[St. Louis, MO, February 14, 2024] – In a bold move that counters the conventions of more traditional schools, Maryville University has unveiled a substantial $21 million multi-year investment in artificial intelligence (AI) and cutting-edge technologies. This groundbreaking initiative is set to transform the higher education experience to be powered by the latest technology to support student success and a five-star experience for thousands of students both on-campus and online.

 

 

From DSC:
This would be huge for all of our learning ecosystems, as the learning agents could remember where a particular student or employee is at in terms of their learning curve for a particular topic.


Say What? Chat With RTX Brings Custom Chatbot to NVIDIA RTX AI PCs — from blogs.nvidia.com
Tech demo gives anyone with an RTX GPU the power of a personalized GPT chatbot.



 

OpenAI announces first partnership with a university — from cnbc.com by Hayden Field

Key Points:

  • OpenAI on Thursday announced its first partnership with a higher education institution.
  • Starting in February, Arizona State University will have full access to ChatGPT Enterprise and plans to use it for coursework, tutoring, research and more.
  • The partnership has been in the works for at least six months.
  • ASU plans to build a personalized AI tutor for students, allow students to create AI avatars for study help and broaden the university’s prompt engineering course.

A new collaboration with OpenAI charts the future of AI in higher education — from news.asu.edu

The collaboration between ASU and OpenAI brings the advanced capabilities of ChatGPT Enterprise into higher education, setting a new precedent for how universities enhance learning, creativity and student outcomes.

“ASU recognizes that augmented and artificial intelligence systems are here to stay, and we are optimistic about their ability to become incredible tools that help students to learn, learn more quickly and understand subjects more thoroughly,” ASU President Michael M. Crow said. “Our collaboration with OpenAI reflects our philosophy and our commitment to participating directly to the responsible evolution of AI learning technologies.”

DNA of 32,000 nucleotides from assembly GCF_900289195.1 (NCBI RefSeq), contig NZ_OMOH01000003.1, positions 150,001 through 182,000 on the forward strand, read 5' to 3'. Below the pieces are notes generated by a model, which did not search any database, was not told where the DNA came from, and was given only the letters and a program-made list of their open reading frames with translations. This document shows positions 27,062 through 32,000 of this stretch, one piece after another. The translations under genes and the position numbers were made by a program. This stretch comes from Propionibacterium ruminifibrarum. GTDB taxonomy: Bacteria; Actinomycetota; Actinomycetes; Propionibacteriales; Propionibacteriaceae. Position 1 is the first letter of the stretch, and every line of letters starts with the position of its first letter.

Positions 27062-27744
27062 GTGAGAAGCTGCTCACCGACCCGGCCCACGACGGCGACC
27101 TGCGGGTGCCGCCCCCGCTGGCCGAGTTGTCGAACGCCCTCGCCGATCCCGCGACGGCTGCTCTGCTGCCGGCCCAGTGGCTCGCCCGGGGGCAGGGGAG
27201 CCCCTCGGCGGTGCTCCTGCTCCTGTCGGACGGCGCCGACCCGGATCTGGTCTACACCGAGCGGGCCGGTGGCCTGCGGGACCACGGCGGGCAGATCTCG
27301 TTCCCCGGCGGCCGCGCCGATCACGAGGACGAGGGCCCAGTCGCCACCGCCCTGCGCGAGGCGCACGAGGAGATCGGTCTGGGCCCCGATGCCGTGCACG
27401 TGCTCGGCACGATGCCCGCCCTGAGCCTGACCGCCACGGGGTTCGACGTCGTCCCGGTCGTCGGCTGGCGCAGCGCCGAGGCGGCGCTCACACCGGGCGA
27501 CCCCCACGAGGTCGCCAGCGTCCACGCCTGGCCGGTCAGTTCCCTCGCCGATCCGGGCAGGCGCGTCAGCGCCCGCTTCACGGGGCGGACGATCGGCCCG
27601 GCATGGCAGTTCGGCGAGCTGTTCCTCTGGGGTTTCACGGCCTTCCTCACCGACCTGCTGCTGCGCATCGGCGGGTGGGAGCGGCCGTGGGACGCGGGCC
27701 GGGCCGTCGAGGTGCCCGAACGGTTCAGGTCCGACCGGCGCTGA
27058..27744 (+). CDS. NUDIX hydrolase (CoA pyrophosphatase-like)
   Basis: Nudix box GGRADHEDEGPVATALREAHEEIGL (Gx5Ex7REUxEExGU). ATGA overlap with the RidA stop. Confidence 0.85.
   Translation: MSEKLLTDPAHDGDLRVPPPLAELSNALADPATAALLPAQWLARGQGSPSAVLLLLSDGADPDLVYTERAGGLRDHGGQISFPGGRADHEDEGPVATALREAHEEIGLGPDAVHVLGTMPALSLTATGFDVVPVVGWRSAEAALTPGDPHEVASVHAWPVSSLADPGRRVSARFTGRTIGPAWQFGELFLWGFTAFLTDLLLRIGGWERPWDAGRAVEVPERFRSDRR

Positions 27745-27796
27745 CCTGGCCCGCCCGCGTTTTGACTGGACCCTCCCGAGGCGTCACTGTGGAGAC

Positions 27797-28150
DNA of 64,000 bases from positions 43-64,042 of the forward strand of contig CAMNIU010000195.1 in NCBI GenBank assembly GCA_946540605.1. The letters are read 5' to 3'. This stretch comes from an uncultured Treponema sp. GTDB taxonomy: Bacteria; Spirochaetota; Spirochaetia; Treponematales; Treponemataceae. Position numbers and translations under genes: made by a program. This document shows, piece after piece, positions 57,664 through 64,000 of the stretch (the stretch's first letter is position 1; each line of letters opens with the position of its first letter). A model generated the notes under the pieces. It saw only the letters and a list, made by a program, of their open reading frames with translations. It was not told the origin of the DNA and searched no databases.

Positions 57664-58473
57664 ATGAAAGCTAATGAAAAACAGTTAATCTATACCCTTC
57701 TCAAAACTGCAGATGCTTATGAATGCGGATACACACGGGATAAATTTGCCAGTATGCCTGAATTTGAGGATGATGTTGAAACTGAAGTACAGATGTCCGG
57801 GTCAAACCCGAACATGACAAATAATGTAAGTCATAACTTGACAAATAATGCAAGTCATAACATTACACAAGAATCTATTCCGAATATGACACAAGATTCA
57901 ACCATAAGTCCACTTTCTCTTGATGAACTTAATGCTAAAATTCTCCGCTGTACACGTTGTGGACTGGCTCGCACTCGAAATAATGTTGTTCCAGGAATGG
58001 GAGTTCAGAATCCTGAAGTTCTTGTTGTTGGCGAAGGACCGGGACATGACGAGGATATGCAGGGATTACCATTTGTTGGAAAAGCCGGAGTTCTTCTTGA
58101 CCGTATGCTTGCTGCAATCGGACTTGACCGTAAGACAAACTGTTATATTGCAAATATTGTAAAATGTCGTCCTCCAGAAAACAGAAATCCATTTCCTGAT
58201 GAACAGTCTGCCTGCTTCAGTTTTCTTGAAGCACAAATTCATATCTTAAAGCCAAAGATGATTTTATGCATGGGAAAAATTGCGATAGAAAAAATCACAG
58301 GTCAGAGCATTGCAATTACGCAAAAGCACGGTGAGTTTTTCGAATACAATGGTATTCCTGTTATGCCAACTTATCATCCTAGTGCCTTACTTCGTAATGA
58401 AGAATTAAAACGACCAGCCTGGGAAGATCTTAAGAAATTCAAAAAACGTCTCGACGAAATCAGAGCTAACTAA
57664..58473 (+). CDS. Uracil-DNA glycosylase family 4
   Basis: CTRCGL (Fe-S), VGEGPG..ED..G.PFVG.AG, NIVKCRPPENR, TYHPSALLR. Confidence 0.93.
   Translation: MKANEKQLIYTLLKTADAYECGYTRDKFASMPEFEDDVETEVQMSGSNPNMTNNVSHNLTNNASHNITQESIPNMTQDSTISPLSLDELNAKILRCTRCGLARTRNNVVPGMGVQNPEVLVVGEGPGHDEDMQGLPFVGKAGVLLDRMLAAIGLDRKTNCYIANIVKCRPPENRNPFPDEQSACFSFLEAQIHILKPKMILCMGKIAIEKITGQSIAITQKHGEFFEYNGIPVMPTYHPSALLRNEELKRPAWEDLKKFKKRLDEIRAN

AI <> Academia — from drphilippahardman.substack.com by Dr. Philippa Hardman
What might emerge from ASU’s pioneering partnership with OpenAI?

Phil’s Wish List #2: Smart Curriculum Development
ChatGPT assists in creating and updating course curricula, based on both student data and emerging domain and pedagogical research on the topic.

Output: using AI it will be possible to review course content and make data-informed automate recommendations based on latest pedagogical and domain-specific research

Potential Impact: increased dynamism and relevance in course content and reduced administrative lift for academics.


A full list of AI ideas from AI for Education dot org

A full list of AI ideas from AI-for-Education.org

You can filter by category, by ‘What does it do?’, by AI tool or search for keywords.


Navigating the new normal: Adapting in the age of AI and hybrid work models — from chieflearningofficer.com by Dr. Kylie Ensrud

Unlike traditional leadership, adaptable leadership is not bound by rigid rules and protocols. Instead, it thrives on flexibility. Adaptable leaders are willing to experiment, make course corrections, and pivot when necessary. Adaptable leadership is about flexibility, resilience and a willingness to embrace change. It embodies several key principles that redefine the role of leaders in organizations:

  1. Embracing uncertainty

Adaptable leaders understand that uncertainty is the new norm. They do not shy away from ambiguity but instead, see it as an opportunity for growth and innovation. They encourage a culture of experimentation and learning from failure.

  1. Empowering teams

Instead of dictating every move, adaptable leaders empower their teams to take ownership of their work. They foster an environment of trust and collaboration, enabling individuals to contribute their unique perspectives and skills.

  1. Continuous learning

Adaptable leaders are lifelong learners. They are constantly seeking new knowledge, stay informed about industry trends and encourage their teams to do the same. They understand that knowledge is a dynamic asset that must be constantly updated.


Major AI in Education Related Developments this week — from stefanbauschard.substack.com by Stefan Bauschard
ASU integrates with ChatGPT, K-12 AI integrations, Agents & the Rabbit, Uruguay, Meta and AGI, Rethinking curriculum

“The greatest risk is leaving school curriculum unchanged when the entire world is changing.”
Hadi Partovi, founder Code.org, Angel investor in Facebook, DropBox, AirBnb, Uber

Tutorbots in college. On a more limited scale, Georgia State University, Morgan State University, and the University of Central Florida are piloting a project using chatbots to support students in foundational math and English courses.


Pioneering AI-Driven Instructional Design in Small College Settings — from campustechnology.com by Gopu Kiron
For institutions that lack the budget or staff expertise to utilize instructional design principles in online course development, generative AI may offer a way forward.